13 A13

GET BACK ON TRACK! Bad credit? Bills? Unemployed? Need Money? We Lend! If you own your own home - you qualify. Pioneer Acceptance Corp. Member BBB. 1-877-987-1420 www.pioneerwest.com

LEGAL SERVICES CRIMINAL RECORD? Pardon Services Canada. Established 1989. Confidential, Fast, & Affordable. A+BBB Rating. RCMP Accredited. Employment & Travel Freedom. Free Consultation 1-8NOW-PARDON (1-866-972-7366) RemoveYourRecord.com

HOME/BUSINESS SERVICES CLEANING SERVICES

Rieser,

Gertrud Emma Passed away peacefully on March 26, 2014. Gertrud was pre-deceased by her husband Joe, her sisters Doris, Ruth, Elsie and brother Robert. She is survived and will be greatly missed by her sister Susi and brother Peter both of Switzerland and many nephews, nieces and friends in Nanaimo and Switzerland. Gertrud was a very generous and caring person with a zest for life. She greatly enjoyed the outdoors where she hiked, mountain climbed, skied, fished, canoed and gardened. She loved camping in her motorhome and did so until she was in her 90’s. Her many travels took her throughout Canada, the US, Mexico, central America, Europe and the far east. The family would like to thank Denise, Connie and all the staff of Trillium at Woodgrove Manor for their wonderful and caring support of Gertrud 106775 during the past 2 months. No service by request. A Celebration of Life will take place at a later date. Telford’s of Nanaimo 250-591-6644

Your Community, Your ClassiďŹ eds. Call 1-855-310-3535

CAREER OPPORTUNITIES

CAREER OPPORTUNITIES

LEMON TREE Housekeeping. Home and office. Call Heidi (250)802-1984.

MR. SPARKLE CLEANING SERVICES “Since 1992� Roof Demossing, Vinyl Siding Window & Gutter Cleaning

NOW HIRING

Western Forest Products Inc. is an integrated Canadian forest products company located on Vancouver Island that is committed the safety of employees, the culture of performance and the discipline to achieve results. Non-Union Positions

FIELD FORESTER AREA FORESTER AREA ENGINEER AREA PLANNER (Silviculture) Union Positions

CERTIFIED HAND FALLERS LOG TRUCK DRIVER GRAPPLE YARDER OPERATOR HEAVY DUTY MECHANICS Detailed job postings can be viewed at

www.westernforest.com/business-value/our-people-employment/careers

We offer a competitive salary and a comprehensive beneĂ°ts package. If you believe that you have the skills and qualiĂ°cations, and want to experience the special West Coast lifestyle reply in conĂ°dence to: Human Resources Department Facsimile: 1.866.840.9611 Email: resumes@westernforest.com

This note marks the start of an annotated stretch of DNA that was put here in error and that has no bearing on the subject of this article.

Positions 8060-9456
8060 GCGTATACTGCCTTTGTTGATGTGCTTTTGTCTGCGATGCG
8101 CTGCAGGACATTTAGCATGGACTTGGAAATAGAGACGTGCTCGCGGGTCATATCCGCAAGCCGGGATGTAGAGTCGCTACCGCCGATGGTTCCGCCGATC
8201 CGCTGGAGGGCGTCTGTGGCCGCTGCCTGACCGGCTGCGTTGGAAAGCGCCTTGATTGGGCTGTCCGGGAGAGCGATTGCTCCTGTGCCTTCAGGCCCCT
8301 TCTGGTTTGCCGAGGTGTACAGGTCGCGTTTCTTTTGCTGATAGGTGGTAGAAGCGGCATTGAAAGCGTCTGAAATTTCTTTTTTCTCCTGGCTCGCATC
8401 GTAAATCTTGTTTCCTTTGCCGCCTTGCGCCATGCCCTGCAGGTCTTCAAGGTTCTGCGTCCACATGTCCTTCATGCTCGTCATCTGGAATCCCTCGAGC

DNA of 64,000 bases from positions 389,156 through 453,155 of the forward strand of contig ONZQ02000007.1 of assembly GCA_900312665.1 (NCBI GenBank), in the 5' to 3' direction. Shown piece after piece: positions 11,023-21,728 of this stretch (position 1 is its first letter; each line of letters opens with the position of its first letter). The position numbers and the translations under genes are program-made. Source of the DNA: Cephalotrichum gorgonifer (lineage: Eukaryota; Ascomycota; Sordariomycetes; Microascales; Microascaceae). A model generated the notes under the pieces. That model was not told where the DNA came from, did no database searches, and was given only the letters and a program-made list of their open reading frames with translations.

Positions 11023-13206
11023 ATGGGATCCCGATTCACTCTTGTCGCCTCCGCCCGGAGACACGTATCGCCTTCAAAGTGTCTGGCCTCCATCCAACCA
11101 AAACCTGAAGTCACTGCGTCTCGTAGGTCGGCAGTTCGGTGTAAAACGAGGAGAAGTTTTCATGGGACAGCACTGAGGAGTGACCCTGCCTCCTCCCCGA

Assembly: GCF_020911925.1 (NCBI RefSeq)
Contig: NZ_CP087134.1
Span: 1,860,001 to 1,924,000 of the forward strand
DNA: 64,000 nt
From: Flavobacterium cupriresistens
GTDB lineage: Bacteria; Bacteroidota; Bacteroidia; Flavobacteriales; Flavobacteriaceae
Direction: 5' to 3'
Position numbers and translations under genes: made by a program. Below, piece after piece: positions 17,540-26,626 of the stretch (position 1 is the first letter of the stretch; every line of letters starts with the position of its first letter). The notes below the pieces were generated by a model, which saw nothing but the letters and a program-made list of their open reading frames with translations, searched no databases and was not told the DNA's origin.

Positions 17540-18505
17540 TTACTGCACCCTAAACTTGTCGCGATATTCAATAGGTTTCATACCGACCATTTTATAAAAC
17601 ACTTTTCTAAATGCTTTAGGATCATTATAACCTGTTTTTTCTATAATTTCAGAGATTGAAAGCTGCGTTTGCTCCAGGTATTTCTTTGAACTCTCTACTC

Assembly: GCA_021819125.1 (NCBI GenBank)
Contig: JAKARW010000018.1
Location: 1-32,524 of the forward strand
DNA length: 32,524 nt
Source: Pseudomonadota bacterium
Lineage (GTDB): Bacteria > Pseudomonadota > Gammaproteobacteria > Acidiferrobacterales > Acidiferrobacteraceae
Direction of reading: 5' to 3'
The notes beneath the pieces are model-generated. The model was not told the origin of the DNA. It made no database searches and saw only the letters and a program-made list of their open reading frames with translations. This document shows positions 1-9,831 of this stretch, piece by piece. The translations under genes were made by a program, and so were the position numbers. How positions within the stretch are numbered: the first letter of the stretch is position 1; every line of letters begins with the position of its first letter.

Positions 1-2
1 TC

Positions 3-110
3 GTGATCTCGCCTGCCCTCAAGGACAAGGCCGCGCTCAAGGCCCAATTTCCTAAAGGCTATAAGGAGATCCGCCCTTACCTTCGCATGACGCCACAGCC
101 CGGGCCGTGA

www.mrsparkle.net 250-714-6739

Call Jonathan

CLOCK/WATCH/JEWELLERY REPAIRS CLOCK & WATCH REPAIRS 3rd generation watch maker. Antique & grandfather clock specialist. Call (250)618-2962.

COMPUTER SERVICES COMPUTER PRO.$30 service call. Mobile Certified Computer Tech. Virus removal. Seniors discount. 250-802-1187. U-NEED-A-NERD Friendly onsite professional computer, website and design services. Jason is BACK! 250-585-8160 or visit: jasonseale.com

EAVESTROUGH BRAD’S HOME DETAILING Gutter cleaning/Washing vinyl siding (by brush)/ De-mossing roofs/ Pressure washing/Windows. Brad 250-619-0999 bradshomedetailing@shaw.ca

GARDENING LOCAL LANDSCAPES. Residential & Strata Landscape Maintenance. (250)616-2410.

ALL YOU NEED IN PRINT AND ONLINE www.bcclassiďŹ ed.com


14 News Bulletin Thursday, April 3, 2014 A14 Nanaimo www.nanaimobulletin.com

EDUCATION/TRADE SCHOOLS

EDUCATION/TRADE SCHOOLS

www.nanaimobulletin.com Thu, Apr 3, 2014, Nanaimo News Bulletin

CAREER OPPORTUNITIES

Become an

• SHINGLE SAWYERS • SHAKE PACKERS

Aesthetician!

Start your career ! ^ƚĂƌƚLJŽƵƌĐĂƌĞĞƌ only 6-9 months Act Now inŝŶŽŶůLJϲͲϵŵŽŶƚŚƐ Next Class: EĞdžƚůĂƐƐ͗

:ĂŶƵĂƌLJϮϳ͕ϮϬϭϰ June 9, 2014

Full-time day shift positions available for exp. Shingle Sawyers and Shake Packers. GOOD WAGES, MEDICAL & DENTAL PACKAGE

HOW TO APPLY:

dƵŝƟŽŶƌĞĚƵĐƟŽŶĂŶĚƐtuĚĞŶƚ fuŶĚiŶg mĂy bĞĂvĂilĂďlĞ

&Žƌ mŽƌĞiŶfŽ.ĐĂll

250.591.1874

www.TƌuSpĂIŶƐƟƚutĞ.ĐŽŵ

1-77 ViĐtŽƌŝĂ CƌĞƐĐĞŶt, NĂŶĂŝmŽ

HELP WANTED

CAREER OPPORTUNITIES

HELP WANTED

HOME/BUSINESS SERVICES

HOME/BUSINESS SERVICES

MERCHANDISE FOR SALE

GARDENING

PAINTING

FURNITURE

TREE PRUNING CHIPPING HEDGE/SHRUB MAINTENANCE Call the qualified specialist... certified Garden Designer/Arborist Ivan 250-758-0371

Small Island Painting

In person at Teal Cedar Products 17897 Trigg Rd. Surrey BC or Fax resume: 604-581-4104 or Call Dwayne Duncan: 604-317-4759

VOLUNTEERS

Interior ~ Exterior FREE ESTIMATES. (250) 667-1189

PLUMBING RETIRED Plumber Journeyman. Repairs, fixture replace, H/W tanks. (250)390-1982.

KING BED 100% natural latex foam 3 1/2 yrs old. Smoke free home, no stains, very clean. Also have the bed frame $550.00, call 250-898-0403

RUBBISH REMOVAL

GARAGE SALES

DYNAMITE DEAN’S Rubbish Removal. Prompt, professional service. “No Messing Around!” 250-616-0625, 250-754-6664.

CEDAR: SUN, April 6th, 9am2pm. 1948 Woodridge Rd. Furniture, and much more!

PETS

VOLUNTEERS

PETS NEED loving home for 12 yr old beagle where someone can be home with him throughout the day. Cute, mischievous and in good health. 585-7649.